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Monday, May 23, 2016 - 07:06

In 1979 Elizabeth Lankenhall, Public Relations Officer for Gordon Verhoef and Krause, penned an article for Restorica, the journal of the Simon van der Stel Foundation (today the Heritage Association of South Africa). The piece looked at aspects of the history of the landmark Old Town House in Greenmarket Square Cape Town. Thank you to the University of Pretoria (Restorica copyright holders) for giving us permission to publish.

The Old Town House in Greenmarket Square, Cape Town, is of particular historical interest as it was never in fact used as a dwelling house. It was originally a Burgher Watch House, erected in 1755 on the site of an earlier Watch House, used by the Burgher Watch and the burgher councillors.

The Burgher Militia of Cape Town consisted in those days of four companies of foot-soldiers, each commanded by a captain, with two officers and four sergeants, and two companies of cavalrymen, each commanded by a captain of horse, with two officers and four troop sergeants. 

The Burgher Watch House, then, was "the place where the burghers keep Watch at night", the captains and officers also taking turns to do guard-duty and "together they must see to it that order is maintained in all things". The guard duty included the building itself and the patrolling of the streets.

In the evenings and at night a sentinel was posted before the building, and a drummer was also on duty to beat the drum, for instance in case of fire. The building was also the official meeting place of the burgher councillors, the representatives of the burgher community who were consulted by the government on matters affecting the colonists.

The name of the designer of the Old Town House seems to have escaped record, but there are notes of transactions such as the purchase of a brass door-knocker and escutcheon plates, and payments for the carving of fanlights which were ordered in 1758 and are probably those still there today. 

On October 3, 1772, 20 rix-dollars were paid to the "sculptor Johannes Struwigh" for "sculpture-work on ornaments on the Watch House" and on November 23 1768 30 rix-dollars were paid to another sculptor for "cabinet-work on two gunracks in the Burgher Watch House". Acquisitions were also made of course in later years - for instance in 1805 for the Council Chamber a glass chandelier was bought for 95 rix-dollars and a clock for 90 rix-dollars. 


Old Town House (google maps)


In 1910 the art connoisseur and collector, Sir Hugh Lane, came to South Africa to help establish the Johannesburg Municipal Art Gallery. He was disappointed to find that Cape Town, the Mother City, was fast losing many of its links with the past and he conceived the idea that Cape Town should become the home of a collection of paintings of Dutch and Flemish masters from the century in which the city was founded. He extended his own collection of paintings of this period planning that it should be donated to South Africa. The collection was in fact purchased by Sir Max Michaelis in 1913 and 1914 he in turn gave the collection to the Union Government on condition that it would be properly housed. One of his reasons for making this gift was that students of art should have the opportunity of studying old masters in their own country (click here more details on the collection).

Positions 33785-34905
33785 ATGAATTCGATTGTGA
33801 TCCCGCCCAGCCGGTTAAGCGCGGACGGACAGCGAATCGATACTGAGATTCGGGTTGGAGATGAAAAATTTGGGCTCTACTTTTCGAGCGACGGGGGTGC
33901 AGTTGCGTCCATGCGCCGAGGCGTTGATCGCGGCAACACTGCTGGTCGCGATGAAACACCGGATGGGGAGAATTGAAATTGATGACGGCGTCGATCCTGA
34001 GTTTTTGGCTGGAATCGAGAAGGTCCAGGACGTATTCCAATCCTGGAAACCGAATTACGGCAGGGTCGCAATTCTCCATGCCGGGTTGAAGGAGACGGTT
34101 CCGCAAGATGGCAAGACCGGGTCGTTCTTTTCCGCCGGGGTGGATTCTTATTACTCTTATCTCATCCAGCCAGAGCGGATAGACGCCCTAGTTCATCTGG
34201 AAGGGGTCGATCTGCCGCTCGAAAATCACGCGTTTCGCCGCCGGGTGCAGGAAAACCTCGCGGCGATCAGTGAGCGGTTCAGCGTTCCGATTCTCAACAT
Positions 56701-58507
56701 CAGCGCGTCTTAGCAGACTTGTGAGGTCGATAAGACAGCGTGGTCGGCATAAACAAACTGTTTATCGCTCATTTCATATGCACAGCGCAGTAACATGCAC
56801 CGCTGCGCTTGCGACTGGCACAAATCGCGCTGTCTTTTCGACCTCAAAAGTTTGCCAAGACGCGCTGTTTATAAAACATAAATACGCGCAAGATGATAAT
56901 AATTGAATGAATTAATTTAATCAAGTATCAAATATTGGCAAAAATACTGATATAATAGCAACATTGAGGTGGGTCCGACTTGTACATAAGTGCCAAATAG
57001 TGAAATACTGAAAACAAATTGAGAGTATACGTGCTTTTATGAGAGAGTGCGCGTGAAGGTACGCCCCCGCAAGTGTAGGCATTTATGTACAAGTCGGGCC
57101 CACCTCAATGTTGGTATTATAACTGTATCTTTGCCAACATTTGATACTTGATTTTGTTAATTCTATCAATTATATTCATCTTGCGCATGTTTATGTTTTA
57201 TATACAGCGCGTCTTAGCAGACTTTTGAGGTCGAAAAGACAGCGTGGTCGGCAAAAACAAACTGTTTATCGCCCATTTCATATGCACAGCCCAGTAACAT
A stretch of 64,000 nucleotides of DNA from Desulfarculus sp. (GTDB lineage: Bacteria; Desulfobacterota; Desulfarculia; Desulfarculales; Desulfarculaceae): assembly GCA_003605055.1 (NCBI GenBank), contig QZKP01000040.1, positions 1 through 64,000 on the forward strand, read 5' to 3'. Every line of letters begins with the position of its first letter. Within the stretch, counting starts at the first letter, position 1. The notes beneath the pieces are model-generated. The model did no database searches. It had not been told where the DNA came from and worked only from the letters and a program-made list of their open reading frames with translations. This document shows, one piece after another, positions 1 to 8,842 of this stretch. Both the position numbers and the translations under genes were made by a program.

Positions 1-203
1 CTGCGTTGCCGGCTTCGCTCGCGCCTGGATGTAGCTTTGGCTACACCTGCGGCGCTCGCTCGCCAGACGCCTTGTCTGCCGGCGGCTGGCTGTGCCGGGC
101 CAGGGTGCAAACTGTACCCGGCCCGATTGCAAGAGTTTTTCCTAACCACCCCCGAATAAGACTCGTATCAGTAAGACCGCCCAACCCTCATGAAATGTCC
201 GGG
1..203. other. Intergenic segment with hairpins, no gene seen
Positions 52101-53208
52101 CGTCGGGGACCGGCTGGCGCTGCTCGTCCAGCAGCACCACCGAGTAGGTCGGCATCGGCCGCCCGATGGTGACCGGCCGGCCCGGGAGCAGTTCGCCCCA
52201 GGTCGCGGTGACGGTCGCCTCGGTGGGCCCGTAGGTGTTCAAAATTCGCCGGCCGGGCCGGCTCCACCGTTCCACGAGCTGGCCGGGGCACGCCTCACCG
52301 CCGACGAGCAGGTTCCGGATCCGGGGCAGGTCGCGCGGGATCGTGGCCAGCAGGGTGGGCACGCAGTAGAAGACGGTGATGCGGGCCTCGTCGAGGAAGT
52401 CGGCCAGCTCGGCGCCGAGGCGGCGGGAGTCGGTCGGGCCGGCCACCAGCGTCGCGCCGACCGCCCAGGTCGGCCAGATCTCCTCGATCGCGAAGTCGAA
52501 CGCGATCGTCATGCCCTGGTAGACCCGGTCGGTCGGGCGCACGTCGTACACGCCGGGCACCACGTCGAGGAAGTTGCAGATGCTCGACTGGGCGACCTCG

In 1913 the Municipality of Cape Town decided to transfer to the Union Government the Old Town House to be redesigned internally to make it suitable for housing the Michaelis Collection. Mr. J M Solomon, a well-known Johannesburg architect was entrusted with this task. There was hardly anything left of the original 18th century interior - neither did Solomon, in re-designing it, strive to reproduce a Cape interior of the 18th century.

Although Solomon mentioned at one stage his "lengthy tour through Holland to procure designs and embellishments to give a thoroughness to the task", and he undoubtedly saw a number of things that influenced his design, the resultant interior is a personal fantasy, showing traces here and there of what may have influenced him.

In September 1915 the 18th century building adjoining the Old Town House, which had formerly housed the Cape Town Fire Brigade, was demolished. On this site a small garden was laid out with a colonnade on one side. The influence of the English architect, Sir Edwin Lutyens (1869-1944) can be seen in the layout of the garden in which there is a bronze bust of Sir Max Michaelis, placed in a fairly high niche, above a mortared basin which is inlaid with blue and white tiles, mainly 18th century, and depicting ships. 

An intricate task recently carried out by Cape Town's Gordon Verhoef and Krause was the relaying of an area of herring-bone brick paving in the garden. A section of this paving was found to be sloping towards the walls of the building itself, and water which collected there, particularly during heavy rains, was damaging the fabric.

Gordon Verhoef and Krause lifted the entire area, relaid it so that it sloped slightly in the opposite direction, away from the walls, and then carefully replaced the herringbone brickwork, taking great care to match the new work with the old. Their work also included completely redecorating the exterior, using a thermoplastic paint system which allows for a certain amount of movement in the walls.


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